On 8 September, U.S. President Donald Trump made the startling announcement that he had invited Taliban leaders to Camp David for talks – and then cancelled the gathering. Crisis Group Asia Program Director Laurel Miller and consultant Graeme Smith explain what happened and what it means for prospects of ending Afghanistan’s war.
CrisisWatch is our global conflict tracker, a tool designed to help decision-makers prevent deadly violence by keeping them up-to-date with developments in over 70 conflicts and crises, identifying trends and alerting them to risks of escalation and opportunities to advance peace.
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In his introduction to this month's edition of CrisisWatch, Crisis Group's conflict tracker, our President Robert Malley reflects on signs of hope in Afghanistan and Sudan, and on dangerous new developments in southern Yemen.
The UN General Assembly kicks off on 17 September amid general scepticism about the world body’s effectiveness in an era of rising great-power competition. But the UN is far from paralysed. Here are seven crisis spots where it can make a positive difference for peace.
Myanmar’s 2020 polls are a chance to consolidate electoral democracy in the country. Yet many ethnic minorities doubt that voting gives them a real say. To preempt possible violence, the government and outside partners should work to enhance the ballot’s inclusiveness and transparency.
The new autonomous Bangsamoro region in Muslim Mindanao promises to address longstanding local grievances and drivers of militancy in the Philippines. But the Bangsamoro leadership faces steep challenges in disarming thousands of former militants, reining in other Islamist groups and transitioning from guerrillas to government.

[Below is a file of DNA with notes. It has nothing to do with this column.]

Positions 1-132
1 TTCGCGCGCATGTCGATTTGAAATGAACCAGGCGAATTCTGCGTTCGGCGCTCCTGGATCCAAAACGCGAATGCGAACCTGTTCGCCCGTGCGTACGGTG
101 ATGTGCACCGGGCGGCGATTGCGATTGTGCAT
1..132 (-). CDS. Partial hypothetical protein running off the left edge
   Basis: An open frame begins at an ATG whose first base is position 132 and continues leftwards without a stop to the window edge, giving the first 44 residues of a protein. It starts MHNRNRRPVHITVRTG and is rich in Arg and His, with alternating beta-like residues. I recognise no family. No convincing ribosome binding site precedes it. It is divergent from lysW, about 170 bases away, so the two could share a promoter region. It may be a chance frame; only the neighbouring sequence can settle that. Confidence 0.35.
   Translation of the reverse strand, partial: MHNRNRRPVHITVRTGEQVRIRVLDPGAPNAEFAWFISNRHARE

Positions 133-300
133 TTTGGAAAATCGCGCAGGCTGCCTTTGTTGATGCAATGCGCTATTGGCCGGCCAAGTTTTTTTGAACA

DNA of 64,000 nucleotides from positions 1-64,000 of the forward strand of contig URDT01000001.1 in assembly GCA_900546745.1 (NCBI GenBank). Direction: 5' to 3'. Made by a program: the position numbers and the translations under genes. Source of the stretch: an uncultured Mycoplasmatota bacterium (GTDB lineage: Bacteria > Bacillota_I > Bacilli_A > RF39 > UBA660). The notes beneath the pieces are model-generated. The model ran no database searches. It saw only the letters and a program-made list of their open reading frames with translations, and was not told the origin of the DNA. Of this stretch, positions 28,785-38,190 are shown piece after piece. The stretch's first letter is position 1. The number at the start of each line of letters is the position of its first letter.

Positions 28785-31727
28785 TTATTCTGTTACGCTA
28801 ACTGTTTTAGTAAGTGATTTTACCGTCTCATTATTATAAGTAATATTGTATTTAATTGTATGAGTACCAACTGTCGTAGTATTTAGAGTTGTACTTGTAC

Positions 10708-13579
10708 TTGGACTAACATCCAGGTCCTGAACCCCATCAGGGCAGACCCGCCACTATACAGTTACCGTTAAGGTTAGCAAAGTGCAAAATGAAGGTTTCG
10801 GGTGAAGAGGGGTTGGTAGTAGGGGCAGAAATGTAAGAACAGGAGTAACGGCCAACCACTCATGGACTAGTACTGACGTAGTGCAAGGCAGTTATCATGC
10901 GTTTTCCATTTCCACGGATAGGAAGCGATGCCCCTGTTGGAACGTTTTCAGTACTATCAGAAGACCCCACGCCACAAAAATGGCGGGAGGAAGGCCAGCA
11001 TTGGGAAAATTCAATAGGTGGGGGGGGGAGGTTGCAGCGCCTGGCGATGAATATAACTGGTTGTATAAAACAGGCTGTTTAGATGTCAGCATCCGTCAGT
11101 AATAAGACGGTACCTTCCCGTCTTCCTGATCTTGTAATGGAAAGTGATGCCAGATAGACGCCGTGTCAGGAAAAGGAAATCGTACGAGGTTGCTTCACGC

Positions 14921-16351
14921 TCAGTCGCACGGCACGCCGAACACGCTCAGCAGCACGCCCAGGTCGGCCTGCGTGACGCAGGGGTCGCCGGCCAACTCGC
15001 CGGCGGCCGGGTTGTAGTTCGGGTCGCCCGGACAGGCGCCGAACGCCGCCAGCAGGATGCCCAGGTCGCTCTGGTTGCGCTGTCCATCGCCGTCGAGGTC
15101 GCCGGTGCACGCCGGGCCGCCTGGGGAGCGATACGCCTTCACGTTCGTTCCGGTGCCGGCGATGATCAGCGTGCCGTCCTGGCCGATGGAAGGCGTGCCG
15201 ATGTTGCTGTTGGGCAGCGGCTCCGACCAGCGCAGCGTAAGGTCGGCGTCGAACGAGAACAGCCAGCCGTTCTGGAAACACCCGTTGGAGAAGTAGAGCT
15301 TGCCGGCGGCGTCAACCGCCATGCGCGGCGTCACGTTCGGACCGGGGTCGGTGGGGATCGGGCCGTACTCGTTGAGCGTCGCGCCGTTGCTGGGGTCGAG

The Kaesong Industrial Complex, closed since 2016, was the most successful joint economic venture undertaken by North and South Korea. Reopening the manufacturing zone, with improvements to efficiency and worker protections, could help broker wider cooperation and sustain peace talks on the peninsula.
In 2011, fighting between Myanmar’s military and Kachin rebels displaced more than 100,000 people. Now they might be able to go home. The military and insurgents should both cease fire while the government arranges for the internally displaced persons’ safe, voluntary return or resettlement.
Bangladesh is hosting nearly a million Rohingya refugees who have little hope of going home any time soon. The government should move to improve camp living conditions, in particular by lifting the education ban and fighting crime. Donors should support such steps.
A U.S.-Taliban deal cannot be a peace agreement because it settles nothing about the dispute within Afghanistan. It only settles the question of the American presence in Afghanistan.
An agreement that is just between the US and the Taliban is not a peace agreement for Afghanistan.
The president has tried to weaken [Sri Lanka's Prime Minister] in many ways, including taking the police under his control. So it's entirely possible that the police wouldn't share information with ministers not aligned with the president.
Any US government that is serious about making headway with NK in negotiations should be quietly funding info freedom activities as well.
I don’t believe that Pakistan has the capability to straight out make peace happen in Afghanistan, but they definitely have the capability to make peace not [happen].
Letting the country unravel isn't an exit strategy.
Originally published in Foreign Policy
It is a challenge to represent South Madaya Proper, a district in Marawi, the Philippines’ historic “Islamic city”, depopulated two years ago in a battle between government forces and jihadists. To do so, a young council chair says, she acts as both official and activist.